What makes this even worse is that, after careening down this slippery slope of needed changes, the uber-boy-scout actually tends to turn into the “when in Rome” developer, reasoning that there’s really nothing he can do right now but go along to get along. The uber-boy-scout has sort of an all-or-nothing mentality that if he can’t fix all of the broken windows in the next ten minutes, he might as well break some more so that he has an even stronger reminder to fix them all in 10 minutes at some date to be determined later.

The Fallacy Of It All

For those not familiar with rhetorical logic, slippery slope is a logical fallacy.

The Slippery Slope is a fallacy in which a person asserts that some event must inevitably follow from another without any argument for the inevitability of the event in question. In most cases, there are a series of steps or gradations between one event and the one in question and no reason is given as to why the intervening steps or gradations will simply be bypassed.

Slippery Scope, as I’m coining it, is the engagement of this fallacy in the domain of software refactorings. That is, it takes on the form “if we’re going to refactor A, we might as well/have to/should refactor B, and if we’re going to refactor B, we might as well/have to/should refactor C, etc, ad nauesum“. It is also a form of the false dilemma fallacy (e.g. “if you’re not with us you’re against us”) in that it basically asserts that either all refactorings or none must be performed.

But whatever you want to call it, the reasoning is demonstrably fallacious. And, it’s also obviously fallacious, so why do people do this? My hypothesis is that there are two main motivations for uber-boy-scouting. The first is earnest and benign — the person in question is rather excitable and thinks a mile per minute. And, once the refactoring cat is out of the bag, it’s hard to say “no, I’m not going to fix everything right now.” The uber-boy-scout has discovered a problem and can’t bear the thought of not addressing it forthwith. In situations like these, the uber-boy-scout can probably be convinced to ratchet it down to regular boy-scout.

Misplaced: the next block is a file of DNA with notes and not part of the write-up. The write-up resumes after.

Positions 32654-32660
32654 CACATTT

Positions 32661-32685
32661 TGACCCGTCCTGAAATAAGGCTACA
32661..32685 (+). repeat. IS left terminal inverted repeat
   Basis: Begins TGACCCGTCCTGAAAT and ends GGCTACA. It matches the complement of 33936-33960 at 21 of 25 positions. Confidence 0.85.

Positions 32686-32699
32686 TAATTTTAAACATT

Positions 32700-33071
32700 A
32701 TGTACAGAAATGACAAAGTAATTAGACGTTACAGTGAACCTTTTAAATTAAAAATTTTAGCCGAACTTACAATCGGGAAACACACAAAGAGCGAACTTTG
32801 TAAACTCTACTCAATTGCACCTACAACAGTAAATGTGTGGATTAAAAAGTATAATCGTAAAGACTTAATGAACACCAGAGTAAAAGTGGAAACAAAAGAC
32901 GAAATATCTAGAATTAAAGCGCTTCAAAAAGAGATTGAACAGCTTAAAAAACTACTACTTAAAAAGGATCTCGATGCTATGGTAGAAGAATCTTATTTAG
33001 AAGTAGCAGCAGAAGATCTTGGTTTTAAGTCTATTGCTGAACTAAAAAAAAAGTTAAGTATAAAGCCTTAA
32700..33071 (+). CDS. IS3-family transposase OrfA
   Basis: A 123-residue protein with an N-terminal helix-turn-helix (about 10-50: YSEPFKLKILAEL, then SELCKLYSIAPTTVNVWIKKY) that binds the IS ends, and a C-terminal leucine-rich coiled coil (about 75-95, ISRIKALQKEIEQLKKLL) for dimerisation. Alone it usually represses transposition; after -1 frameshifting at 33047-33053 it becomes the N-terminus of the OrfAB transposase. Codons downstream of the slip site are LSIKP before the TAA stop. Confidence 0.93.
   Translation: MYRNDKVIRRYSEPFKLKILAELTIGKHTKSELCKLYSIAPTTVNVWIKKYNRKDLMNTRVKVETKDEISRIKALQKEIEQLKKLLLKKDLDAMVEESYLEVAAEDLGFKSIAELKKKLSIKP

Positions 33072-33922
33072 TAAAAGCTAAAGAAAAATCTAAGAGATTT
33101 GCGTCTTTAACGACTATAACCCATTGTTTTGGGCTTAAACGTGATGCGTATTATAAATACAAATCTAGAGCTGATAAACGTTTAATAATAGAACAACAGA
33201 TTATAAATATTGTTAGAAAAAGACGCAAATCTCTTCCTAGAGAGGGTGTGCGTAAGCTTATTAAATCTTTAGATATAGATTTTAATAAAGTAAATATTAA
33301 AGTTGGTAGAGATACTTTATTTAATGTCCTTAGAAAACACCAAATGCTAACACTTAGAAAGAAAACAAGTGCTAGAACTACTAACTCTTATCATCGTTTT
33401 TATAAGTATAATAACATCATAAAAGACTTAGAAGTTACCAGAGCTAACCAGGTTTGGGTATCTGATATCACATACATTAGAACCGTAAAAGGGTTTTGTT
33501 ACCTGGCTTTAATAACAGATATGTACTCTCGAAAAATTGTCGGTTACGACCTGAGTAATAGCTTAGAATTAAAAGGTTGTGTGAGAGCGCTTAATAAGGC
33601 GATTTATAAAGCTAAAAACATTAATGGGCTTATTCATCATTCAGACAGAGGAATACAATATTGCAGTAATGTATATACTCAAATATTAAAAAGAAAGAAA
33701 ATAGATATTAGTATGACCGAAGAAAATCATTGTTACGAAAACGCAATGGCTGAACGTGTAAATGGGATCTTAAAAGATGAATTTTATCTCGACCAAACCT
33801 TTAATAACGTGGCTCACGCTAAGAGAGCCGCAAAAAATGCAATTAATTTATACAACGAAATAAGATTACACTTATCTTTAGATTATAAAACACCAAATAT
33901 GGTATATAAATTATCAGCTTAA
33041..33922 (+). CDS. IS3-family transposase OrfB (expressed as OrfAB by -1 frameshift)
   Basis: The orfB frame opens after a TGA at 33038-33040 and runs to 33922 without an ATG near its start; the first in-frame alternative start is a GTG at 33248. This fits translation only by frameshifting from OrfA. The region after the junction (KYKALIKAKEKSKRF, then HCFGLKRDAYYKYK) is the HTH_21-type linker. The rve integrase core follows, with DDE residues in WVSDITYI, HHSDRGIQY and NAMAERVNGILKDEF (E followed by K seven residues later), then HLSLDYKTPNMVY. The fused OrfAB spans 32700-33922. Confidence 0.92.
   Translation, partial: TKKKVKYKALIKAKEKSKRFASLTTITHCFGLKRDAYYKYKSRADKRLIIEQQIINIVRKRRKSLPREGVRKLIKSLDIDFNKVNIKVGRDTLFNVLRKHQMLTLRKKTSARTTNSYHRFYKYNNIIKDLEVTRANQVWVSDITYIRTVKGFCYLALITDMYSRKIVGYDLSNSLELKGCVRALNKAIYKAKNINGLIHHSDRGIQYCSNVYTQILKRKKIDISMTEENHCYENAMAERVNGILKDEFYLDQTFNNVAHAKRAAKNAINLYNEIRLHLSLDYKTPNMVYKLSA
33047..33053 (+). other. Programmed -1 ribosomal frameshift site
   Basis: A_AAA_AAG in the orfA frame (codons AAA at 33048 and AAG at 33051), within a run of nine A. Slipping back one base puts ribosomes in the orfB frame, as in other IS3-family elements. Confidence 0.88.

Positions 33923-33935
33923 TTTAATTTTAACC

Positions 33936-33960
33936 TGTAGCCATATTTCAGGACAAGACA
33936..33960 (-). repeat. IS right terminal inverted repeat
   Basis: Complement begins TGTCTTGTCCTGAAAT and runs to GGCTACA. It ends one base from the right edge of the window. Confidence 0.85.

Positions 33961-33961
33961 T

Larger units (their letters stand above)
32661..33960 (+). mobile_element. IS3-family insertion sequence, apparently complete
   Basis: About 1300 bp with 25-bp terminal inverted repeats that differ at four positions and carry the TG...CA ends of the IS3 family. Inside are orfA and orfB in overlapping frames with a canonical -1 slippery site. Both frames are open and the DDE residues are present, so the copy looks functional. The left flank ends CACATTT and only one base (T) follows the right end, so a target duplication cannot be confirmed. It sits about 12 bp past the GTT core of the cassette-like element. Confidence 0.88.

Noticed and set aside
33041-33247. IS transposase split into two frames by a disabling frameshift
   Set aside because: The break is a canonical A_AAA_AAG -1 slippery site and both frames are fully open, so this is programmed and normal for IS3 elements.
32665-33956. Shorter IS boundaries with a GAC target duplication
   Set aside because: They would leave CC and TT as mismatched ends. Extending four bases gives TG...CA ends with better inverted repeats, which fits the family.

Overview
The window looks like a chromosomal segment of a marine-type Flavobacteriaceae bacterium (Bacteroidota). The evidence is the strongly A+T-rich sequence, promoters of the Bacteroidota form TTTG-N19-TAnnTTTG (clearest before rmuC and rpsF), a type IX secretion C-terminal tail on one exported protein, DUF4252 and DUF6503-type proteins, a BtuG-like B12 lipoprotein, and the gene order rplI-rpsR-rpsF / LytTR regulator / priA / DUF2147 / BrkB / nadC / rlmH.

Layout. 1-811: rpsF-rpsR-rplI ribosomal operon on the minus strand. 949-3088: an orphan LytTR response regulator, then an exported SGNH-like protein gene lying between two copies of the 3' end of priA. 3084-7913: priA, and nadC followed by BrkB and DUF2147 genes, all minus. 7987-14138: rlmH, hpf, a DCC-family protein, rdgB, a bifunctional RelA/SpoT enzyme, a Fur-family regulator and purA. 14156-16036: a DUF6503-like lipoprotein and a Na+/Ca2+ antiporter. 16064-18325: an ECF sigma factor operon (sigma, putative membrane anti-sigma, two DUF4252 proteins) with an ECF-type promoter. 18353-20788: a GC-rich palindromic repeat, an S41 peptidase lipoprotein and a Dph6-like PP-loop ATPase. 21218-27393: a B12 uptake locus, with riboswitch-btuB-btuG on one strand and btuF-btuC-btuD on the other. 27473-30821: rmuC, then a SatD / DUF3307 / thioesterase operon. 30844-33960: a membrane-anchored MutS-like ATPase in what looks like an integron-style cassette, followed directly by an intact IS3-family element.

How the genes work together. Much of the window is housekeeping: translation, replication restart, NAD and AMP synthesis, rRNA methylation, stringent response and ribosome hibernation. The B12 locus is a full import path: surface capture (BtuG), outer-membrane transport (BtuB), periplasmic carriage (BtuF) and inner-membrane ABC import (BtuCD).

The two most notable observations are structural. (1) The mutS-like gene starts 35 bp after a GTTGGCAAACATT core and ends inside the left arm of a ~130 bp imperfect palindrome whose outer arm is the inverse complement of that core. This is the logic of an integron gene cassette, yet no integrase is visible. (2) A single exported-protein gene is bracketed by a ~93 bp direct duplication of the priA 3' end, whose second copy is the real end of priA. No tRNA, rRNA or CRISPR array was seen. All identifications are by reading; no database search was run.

In the other scenario, which is probably far less common, I think the motivation is laziness and mild deception (perhaps even self-deception). In this scenario, the uber-boy-scout actually prefers the status quo and its mess, but knows that he shouldn’t. So, he tosses out the refactoring idea as a false flag, chaining together all of the work that would be required to fix the mess and concluding with the flourish that it’s just not feasible, so… “when in Rome.” He gets the ‘benefit’ of continuing to play in the mess while not suffering the reputation blowback of actually liking the mess. Dealing with a passive-aggressive scheme like this is significantly trickier and group realpolitik dynamics are beyond the scope of this post.

Concentrate on Fixing Your Own Tendencies

So, rather than talk about how to fix others, I think we could all benefit from looking at ourselves and doing an honest assessment as to whether or not we exhibit uber-boy-scout tendencies. Do we fall into a nice rhythm of methodically and constantly factoring the code toward improvement, or do we tend more toward these all-or-nothing, heroic refactorings? If the answer is the latter, my advice is to reconsider your approach. Even if you pull off these refactoring coups, it’s probably at the expense of late nights, nervous team members, and a lot of stress. Be conscientious, by all means. Don’t be a “when it Rome” developer, but also bear in mind that the city in question was not built in a day.